Okay, can you squeeze some lemonade from this lemon of life? New York isn't Illinois, of course, but it must have some whitetails, right? Your mind reels with questions: What are the season dates? Can you buy tags over the counter? What counties have the most deer? Where are the best areas for trophy bucks? Is there good public hunting? How will you make up for a lack of on-the-ground scouting?
Start With The BasicsAll state wildlife agencies have websites. Some are easy to use and full of information, while others simply give you the bare bones. If you don't know the name of the agency in the state you plan to hunt, go to an Internet search engine and type in a search phrase like "wildlife in New York." In most cases, the state wildlife agency's website will be one of the first five links displayed.
This map from the Quality Deer Management Association shows deer densities in each county. From this, you can see that the counties west and south of Ithaca have the highest densities. However, that doesn't necessarily mean they produce the biggest bucks.
Look for a tab or link on the agency's homepage about hunting or buying a hunting license. For New York's Department of Environmental Conservation, the web link reads, "Hunting & Trapping Guide." From here you can usually find all that you need to know about season dates; bag limits; and buying a license, either online or at a retail store. In our mock scenario, you are in luck -- New York's southern zone archery season runs from October 14 to November 17, and nonresidents can buy a license by mail or over-the-counter.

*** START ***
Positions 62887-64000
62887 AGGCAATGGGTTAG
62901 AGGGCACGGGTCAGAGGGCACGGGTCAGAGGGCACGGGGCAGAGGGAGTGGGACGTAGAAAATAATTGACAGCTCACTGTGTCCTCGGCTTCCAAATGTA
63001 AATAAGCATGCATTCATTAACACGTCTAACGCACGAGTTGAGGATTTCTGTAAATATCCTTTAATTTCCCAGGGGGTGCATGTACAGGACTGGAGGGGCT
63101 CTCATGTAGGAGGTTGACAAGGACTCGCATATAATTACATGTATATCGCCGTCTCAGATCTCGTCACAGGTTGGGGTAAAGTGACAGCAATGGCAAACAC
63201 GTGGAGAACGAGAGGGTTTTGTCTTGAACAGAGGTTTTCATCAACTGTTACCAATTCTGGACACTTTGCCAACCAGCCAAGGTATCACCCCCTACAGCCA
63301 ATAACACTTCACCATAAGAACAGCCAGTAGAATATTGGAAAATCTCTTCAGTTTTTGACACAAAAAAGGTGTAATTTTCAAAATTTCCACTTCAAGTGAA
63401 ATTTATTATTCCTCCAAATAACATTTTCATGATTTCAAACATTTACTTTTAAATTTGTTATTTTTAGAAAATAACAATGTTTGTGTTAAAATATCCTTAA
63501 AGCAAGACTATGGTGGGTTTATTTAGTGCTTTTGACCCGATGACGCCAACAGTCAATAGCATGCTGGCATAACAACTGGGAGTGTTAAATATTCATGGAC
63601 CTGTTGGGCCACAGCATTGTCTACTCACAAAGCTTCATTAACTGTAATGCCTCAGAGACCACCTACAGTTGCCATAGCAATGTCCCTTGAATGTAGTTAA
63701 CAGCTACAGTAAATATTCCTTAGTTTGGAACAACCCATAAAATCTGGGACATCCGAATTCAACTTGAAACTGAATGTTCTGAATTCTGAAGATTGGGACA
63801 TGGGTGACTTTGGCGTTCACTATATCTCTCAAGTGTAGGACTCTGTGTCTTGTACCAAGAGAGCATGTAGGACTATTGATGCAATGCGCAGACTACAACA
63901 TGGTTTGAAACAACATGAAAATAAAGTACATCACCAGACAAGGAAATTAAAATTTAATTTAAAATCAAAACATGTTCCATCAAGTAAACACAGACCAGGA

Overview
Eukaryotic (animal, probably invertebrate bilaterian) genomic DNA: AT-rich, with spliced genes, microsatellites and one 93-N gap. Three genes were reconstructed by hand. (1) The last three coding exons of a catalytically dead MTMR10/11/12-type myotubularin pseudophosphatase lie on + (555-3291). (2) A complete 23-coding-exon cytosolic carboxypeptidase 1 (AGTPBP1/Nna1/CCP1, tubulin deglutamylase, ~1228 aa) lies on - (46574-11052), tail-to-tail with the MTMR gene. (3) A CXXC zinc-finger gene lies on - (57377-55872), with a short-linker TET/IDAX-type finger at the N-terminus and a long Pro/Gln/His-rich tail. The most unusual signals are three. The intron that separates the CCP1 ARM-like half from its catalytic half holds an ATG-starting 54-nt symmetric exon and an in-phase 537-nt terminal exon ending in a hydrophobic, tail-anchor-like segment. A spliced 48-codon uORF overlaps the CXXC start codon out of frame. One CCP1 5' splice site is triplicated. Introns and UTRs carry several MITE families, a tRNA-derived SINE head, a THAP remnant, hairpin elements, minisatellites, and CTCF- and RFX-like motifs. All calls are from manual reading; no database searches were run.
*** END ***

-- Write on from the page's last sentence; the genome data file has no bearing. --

Find the "Best" Place to HuntThe potential for discovering new areas remotely gets better each year with the addition of new technology and data. In our scenario, let's start scouting on a broad geographic scale and narrow the possibilities to a few preferred spots.
Your first concern is the distribution of deer, including trophy bucks, across the state. The best place to find this information for any state is on the Quality Deer Management Association's Whitetail Map Guide website (www.i-maps.com/qdma/). Here you can view whitetail deer densities and Pope & Young and Boone & Crockett records by state and county for the entire country. The map's shading tells where deer densities are highest and which regions have produced the most P&Y and B&C bucks. With this information, you can narrow your hunting focus to a county, or even a particular part of a county.